Welch, Brent and Steve Uhler. "Web Enabling Applications." 1996 Tcl/Tk Conference (abstract); http://www.scriptics.com/ tclhttpd/usenixAbstract.html.


Listing One

  set port 8080     ;# the port to listen on
  set timeout 60000 ;# max seconds to wait for client request
  set root [pwd]    ;# our document root

  socket -server [list DDJaccept $root $timeout] $port
  vwait forever

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Listing Two

proc DDJaccept {root timelimit socket ip args} {
    upvar #0 $socket request
    array set request [list State start Root $root Ip $ip]
    fconfigure $socket -block 0 -translation {auto crlf}
    fileevent $socket readable [list DDJread $socket]
    set request(Cancel) [after $timelimit [list DDJtimeout $socket]]

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Listing Three

proc DDJread {socket} {
    upvar #0 $socket request
    # unexpected EOF - abort
    if {[eof $socket]} {
        puts stderr "$socket: Eof ([array get request])"
        close $socket
        after cancel $request(Cancel)
        unset request
    switch $request(State) {
        start {         # Get HTTP request line
            gets $socket line
            if [regexp {(POST|GET|HEAD) ([^?]+)\??([^ ]*) HTTP/1.0} \
                    $line {} request(Proto) request(Url) request(Query)] {
                set request(State) headers
            } else {
                DDJerror $socket "400 Bad Request" "Invalid request:$line"
        headers {
            set count [gets $socket line]
            if {$count == 0} {  # end of headers
                catch {incr count $request(content-length)}
                if {$count > 0} {
                    fconfigure $socket -translation {binary crlf}
                    array set request [list data {} State body Count $count]
                } else {
                        DDJrespond $socket
            } elseif {[regexp {([^:]+):[    ]*(.*)}  $line {} key value]} {
               set key [string tolower $key]
               if {[info exists request($key)]} {
               append request($key) ", " $value
               } else {
               set request($key) $value
               set request(Key) $key
            } elseif {[regexp {^[   ]+(.*)} $line {} value]} {
               append request($request(Key)) " " $value
            } else {
               DDJerror $socket "400 Bad Request" "Invalid header:$line"
        body {
            append request(Body) [read $socket $request(Count)]
            set request(Count) [expr {$request(content-length) - \
                    [string length $request(Body)]}]
            if {$request(Count) == 0} {
                DDJrespond $socket

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Listing Four

proc DDJrespond {socket} {
    upvar #0 $socket request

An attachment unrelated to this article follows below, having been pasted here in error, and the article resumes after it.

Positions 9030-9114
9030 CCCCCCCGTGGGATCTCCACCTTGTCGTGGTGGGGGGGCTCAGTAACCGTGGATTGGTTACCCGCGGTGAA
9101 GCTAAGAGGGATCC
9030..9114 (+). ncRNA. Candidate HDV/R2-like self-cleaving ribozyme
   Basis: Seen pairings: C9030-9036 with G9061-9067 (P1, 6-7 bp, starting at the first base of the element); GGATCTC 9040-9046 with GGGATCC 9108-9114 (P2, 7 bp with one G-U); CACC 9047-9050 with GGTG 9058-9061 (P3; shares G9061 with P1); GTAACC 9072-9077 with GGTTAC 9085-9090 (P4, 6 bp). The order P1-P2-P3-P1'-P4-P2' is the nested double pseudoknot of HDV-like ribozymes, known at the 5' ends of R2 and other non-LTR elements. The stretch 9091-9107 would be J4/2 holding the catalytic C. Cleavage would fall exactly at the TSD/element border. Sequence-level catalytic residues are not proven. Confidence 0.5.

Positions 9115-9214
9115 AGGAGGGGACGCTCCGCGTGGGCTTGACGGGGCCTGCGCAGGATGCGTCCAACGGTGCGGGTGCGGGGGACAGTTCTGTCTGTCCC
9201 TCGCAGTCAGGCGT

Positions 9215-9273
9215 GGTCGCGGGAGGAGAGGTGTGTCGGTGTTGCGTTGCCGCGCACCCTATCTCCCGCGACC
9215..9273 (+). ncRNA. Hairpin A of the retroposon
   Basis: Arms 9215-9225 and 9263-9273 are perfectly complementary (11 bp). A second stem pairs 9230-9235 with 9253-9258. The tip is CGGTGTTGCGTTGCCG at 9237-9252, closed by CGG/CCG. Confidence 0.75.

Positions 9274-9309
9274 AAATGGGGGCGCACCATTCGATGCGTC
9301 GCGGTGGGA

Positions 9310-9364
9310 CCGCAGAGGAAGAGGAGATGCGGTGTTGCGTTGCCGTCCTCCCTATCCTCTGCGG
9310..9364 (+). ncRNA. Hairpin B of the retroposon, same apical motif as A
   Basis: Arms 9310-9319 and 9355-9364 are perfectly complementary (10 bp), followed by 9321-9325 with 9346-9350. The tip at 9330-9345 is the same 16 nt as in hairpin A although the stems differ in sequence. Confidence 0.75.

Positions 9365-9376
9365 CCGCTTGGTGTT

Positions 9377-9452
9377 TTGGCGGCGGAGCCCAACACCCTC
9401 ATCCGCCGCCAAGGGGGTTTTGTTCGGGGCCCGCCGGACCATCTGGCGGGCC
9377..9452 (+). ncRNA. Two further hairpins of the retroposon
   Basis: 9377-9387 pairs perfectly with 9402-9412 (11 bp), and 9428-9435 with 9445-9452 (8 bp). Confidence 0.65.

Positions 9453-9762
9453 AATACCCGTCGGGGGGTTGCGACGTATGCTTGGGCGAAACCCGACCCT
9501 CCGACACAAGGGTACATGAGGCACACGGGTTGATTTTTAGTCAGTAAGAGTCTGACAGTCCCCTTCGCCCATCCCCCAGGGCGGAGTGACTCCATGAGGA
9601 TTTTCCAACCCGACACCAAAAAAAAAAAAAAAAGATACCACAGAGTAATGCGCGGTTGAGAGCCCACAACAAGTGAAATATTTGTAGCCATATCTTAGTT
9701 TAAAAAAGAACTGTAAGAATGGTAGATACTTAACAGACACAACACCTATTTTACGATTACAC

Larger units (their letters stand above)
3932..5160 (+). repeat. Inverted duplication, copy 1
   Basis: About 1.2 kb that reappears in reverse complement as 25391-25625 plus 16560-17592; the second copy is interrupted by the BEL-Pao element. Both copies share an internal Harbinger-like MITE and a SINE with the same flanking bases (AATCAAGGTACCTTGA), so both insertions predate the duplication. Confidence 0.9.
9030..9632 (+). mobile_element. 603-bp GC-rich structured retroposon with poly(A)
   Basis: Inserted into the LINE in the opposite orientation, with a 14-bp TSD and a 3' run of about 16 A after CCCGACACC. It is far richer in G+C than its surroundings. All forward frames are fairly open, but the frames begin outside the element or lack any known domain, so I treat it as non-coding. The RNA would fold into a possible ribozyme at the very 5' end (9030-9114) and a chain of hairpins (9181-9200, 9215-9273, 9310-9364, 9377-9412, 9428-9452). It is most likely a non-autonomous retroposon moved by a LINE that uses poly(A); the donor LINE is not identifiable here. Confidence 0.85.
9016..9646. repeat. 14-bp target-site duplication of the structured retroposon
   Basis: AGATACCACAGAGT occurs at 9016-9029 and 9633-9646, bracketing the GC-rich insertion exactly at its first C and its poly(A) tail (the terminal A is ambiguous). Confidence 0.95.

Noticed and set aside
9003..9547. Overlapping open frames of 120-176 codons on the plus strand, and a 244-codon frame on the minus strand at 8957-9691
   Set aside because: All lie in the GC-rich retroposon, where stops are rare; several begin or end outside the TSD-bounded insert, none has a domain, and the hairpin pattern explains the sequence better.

fileevent $socket readable {}
    after cancel $request(Cancel)
    set fileName [DDJurlToFile $request(Root) $request(Url)]
    if {[file isfile $fileName]} {
        append response [DDJheaders "200 data Follows" \
                [DDJcontentType $fileName] \
                [file size $fileName]] \
                "Last-Modified: [DDJdate [file mtime $fileName]]\n" 
        puts $socket $response
        if {$request(Proto) != "HEAD"} {
            set in [open $fileName]
            fconfigure $socket -translation binary
            fconfigure $in -translation binary
            fcopy $in $socket -command [list DDJcopyDone $socket $in]
        } else {
            DDJcopyDone $sock ""
    } else {
        DDJerror $socket "404 Not Found" "Can't find $request(Url)"

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Listing Five

proc DDJcopyDone {socket fd size} {
    upvar #0 $socket request
    puts stderr "[incr ::Ok] $request(Ip) $request(Url) ($size bytes)"
    catch {close $fd}
    close $socket
    # parray request
    unset request

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Listing Six

proc DDJtimeout {socket} {
    upvar #0 $socket request
    puts stderr "$socket: timeout ([array get request])"
    close $socket
    unset request

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Listing Seven

proc DDJcontentType {fileName} 
  Looks at the Url suffix, and determines the HTTP document type
proc DDJheaders {code type length}
  Formats the standard set of HTTP headers used for replies.
proc DDJerror {socket code reason}
  Generates a standard error response
proc DDJdate {seconds}
  Formats an HTTP date string
proc DDJurlToFile {root Url}
  Converts a URL into a file name
proc DDJdecode {data}
  Converts any %xx codings embedded in a Url into the equivalent character

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Copyright © 1999, Dr. Dobb's Journal